I am having a difficult time comprehending the tragedy at Sandy Hook Elementary School. I'm not sure if it's my age, or my role as a teacher, or the fact that I am now a parent, but Friday's events have sent shock waves to my core and it's been hard to concentrate on anything other than those parents whose sweet babies didn't get to go home with them on Friday. I'm trying to wrap my mind around this event from many angles --- a young mom who brings her son to a daycare center and trusts that the people there will keep him safe; a teacher whose responsibility goes far beyond educating the children of others; a citizen of this country, questioning the place and impact of guns, and violence, and the media, and mental health in our society; and a Christian believer, questioning why an all-powerful God would allow something this terrible to happen to these innocent babies.
In all of my questions though, it is always times like these when you cling to faith the most. And it's times like these when you realize the power of hope. Sometimes it seems that faith is all that is left. It is this faith that sent me longing for church on Sunday, for the hope that God would whisper some answers through His Word and that I would be able to grasp some understanding amidst the chaos in this world.
The sadness of this event is only amplified just one week before Christmas. I just keep thinking about those kids, at the prime of their innocence, writing their letters to Santa, performing in programs and concerts, and soaking up all the sweet moments of this special time of year. I think about the presents under the tree, and how different Christmas morning is going to be without the receiver there to open them. The pain seems unfathomable, yet, I'm also reminded of how truly close to home this all is --- that those parents, and brothers, and sisters, and grandparents in Newtown, Connecticut are no different than me. Just three days ago, they too were caught up in the hustle and bustle of this season, never in a million years thinking their lives would be forever altered the way they are now. This is why it feels so close, and has changed my perspective of what I usually love so much about this time of year. It's hard to celebrate when you know there is such pain.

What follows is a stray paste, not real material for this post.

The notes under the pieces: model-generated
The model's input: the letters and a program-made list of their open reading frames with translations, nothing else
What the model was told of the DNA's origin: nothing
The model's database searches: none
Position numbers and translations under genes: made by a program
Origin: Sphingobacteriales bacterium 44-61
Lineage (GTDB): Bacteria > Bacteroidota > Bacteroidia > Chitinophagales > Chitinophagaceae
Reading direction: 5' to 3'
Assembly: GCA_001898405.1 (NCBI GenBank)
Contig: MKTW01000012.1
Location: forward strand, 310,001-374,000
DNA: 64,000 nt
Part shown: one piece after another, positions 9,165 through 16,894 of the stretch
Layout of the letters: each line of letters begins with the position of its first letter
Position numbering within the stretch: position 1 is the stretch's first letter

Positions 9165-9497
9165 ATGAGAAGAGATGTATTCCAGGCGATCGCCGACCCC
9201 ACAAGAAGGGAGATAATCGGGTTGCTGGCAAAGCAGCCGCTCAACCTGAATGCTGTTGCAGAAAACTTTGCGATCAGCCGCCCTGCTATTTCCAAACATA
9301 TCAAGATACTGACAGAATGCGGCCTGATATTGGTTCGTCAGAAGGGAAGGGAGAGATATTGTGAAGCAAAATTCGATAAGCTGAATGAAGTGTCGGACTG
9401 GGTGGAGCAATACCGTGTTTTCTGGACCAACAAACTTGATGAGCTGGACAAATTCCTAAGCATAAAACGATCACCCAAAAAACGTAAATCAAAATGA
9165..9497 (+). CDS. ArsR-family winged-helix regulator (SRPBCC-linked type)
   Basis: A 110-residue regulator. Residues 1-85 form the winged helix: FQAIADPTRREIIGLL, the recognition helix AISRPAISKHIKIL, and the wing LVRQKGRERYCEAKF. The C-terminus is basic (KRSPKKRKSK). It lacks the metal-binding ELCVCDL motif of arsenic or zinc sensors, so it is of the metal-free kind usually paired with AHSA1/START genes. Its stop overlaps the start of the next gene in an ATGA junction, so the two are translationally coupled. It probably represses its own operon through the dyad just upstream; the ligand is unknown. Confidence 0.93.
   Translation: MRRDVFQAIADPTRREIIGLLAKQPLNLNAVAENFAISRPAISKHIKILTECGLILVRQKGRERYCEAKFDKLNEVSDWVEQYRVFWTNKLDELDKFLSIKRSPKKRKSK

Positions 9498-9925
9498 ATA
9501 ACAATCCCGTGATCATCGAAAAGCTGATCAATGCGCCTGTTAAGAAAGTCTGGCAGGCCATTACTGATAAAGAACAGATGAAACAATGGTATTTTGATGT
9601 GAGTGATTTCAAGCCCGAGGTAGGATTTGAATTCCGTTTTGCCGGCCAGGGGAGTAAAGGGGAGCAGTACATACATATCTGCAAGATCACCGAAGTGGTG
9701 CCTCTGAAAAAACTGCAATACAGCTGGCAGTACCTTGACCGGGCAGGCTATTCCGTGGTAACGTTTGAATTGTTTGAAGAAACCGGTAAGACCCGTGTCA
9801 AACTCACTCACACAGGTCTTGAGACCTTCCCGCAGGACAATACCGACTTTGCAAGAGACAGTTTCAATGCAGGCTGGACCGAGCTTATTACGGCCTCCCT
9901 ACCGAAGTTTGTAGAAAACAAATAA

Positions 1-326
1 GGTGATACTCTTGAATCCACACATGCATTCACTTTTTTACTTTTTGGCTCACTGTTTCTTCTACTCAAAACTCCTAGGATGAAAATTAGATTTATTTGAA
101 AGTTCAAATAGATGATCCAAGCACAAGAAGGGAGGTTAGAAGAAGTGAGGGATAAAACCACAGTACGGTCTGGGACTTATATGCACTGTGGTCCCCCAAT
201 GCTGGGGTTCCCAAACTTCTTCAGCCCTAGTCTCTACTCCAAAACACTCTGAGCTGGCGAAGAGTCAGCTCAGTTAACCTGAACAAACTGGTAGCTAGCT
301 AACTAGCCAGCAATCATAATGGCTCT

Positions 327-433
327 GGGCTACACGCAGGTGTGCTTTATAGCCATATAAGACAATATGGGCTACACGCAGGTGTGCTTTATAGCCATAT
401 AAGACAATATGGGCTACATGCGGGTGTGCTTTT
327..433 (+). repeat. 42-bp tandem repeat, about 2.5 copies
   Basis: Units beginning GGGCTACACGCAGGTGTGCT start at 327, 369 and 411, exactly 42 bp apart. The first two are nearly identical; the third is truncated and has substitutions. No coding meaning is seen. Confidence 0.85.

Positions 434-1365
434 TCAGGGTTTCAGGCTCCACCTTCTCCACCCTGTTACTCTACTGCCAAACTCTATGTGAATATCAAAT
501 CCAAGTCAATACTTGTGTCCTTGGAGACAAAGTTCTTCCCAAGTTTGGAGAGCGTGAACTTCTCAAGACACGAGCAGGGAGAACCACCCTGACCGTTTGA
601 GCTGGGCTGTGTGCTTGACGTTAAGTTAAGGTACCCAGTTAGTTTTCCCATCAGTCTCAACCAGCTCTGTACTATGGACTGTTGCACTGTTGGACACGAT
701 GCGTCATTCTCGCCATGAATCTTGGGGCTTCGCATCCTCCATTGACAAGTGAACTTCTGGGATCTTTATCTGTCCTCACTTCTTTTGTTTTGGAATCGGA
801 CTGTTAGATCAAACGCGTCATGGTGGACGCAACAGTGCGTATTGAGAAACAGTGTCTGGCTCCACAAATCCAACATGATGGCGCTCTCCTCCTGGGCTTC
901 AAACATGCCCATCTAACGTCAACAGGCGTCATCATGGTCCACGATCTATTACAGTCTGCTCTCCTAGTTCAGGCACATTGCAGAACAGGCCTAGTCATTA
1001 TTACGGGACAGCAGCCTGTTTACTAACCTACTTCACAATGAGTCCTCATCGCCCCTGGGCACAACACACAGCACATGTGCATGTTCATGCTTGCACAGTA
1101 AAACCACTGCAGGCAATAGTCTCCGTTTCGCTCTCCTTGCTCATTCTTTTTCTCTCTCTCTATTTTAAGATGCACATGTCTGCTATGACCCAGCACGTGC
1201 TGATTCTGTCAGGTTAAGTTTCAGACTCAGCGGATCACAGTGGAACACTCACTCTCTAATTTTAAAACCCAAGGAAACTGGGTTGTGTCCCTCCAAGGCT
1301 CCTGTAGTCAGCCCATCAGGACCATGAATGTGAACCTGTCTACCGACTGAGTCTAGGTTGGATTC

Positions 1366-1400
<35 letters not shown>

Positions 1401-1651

But as I sat in church yesterday, I was reminded of God's power, His grace, and the true meaning and hope of Christmas. As we sang, 'O Come, O Come Emmanuel,' I was reminded of the very meaning of Jesus' name. God with us. And as Alice Shirey reminded me yesterday, the very meaning of this season lies in this very fact. God is with us and knows the pain of this world --- he lived it himself. He isn't listening to our prayers and hearing our concerns from faraway, but he's here, dwelling and walking in the mess of this world with us. And the true gift of Christmas is that God knows the pain of this world and chose to come here in his flesh, to feel it and live it in the worst way imaginable so that our pain in this world is only temporary. Phillip Yancy writes, "Under the cover of night, God stole into the enemy's camp incognito." In the mess and the darkness of this world, he came as innocent baby, to comfort, heal, and walk with the broken.
The world is a mess. It is full of darkness, and brokenness, and sadness, and has been since the beginning of creation. It's scary to think of raising a child in this world and it's so easy to fear the what-ifs of tomorrow. But there is so much good, too. There's good in the teachers who put themselves in front of a bullet to save someone else's baby. There's good in the people who are always there to head into the line of fire when everyone else is trying to run away. There's good in the community that is coming together to be with the families who lost their children, and also the family whose child caused it. This good is what we must cling to in times of trouble.
Yesterday, I was reminded of the power of God's love. That He is always there, walking with us in our darkness, just waiting for us to notice and love Him back. Alice shared a quote from Simon Tugwell that says, "As long as we imagine that it is us that have to look for God, it is easy to lose heart. But it is the other way around. He is looking for us. He has followed us into our own darkness. And there where it is that we flee to escape Him, we run straight into His arms. Our hope, our comfort, is in His determination to save us. And He will not give in." He waits for us, sometimes our whole lives, just hoping we will someday love him back.
I was shamefully reminded of the hope of Christmas yesterday, and reminded of the comfort that exists when we realize God is always with us. He is giving the gift of His presence to the people in Newtown, and continues to reveal the good that is so much more powerful than the bad.
Thanks to my church and especially Alice for speaking truth to me yesterday and always. To listen to more of her teaching, visit here...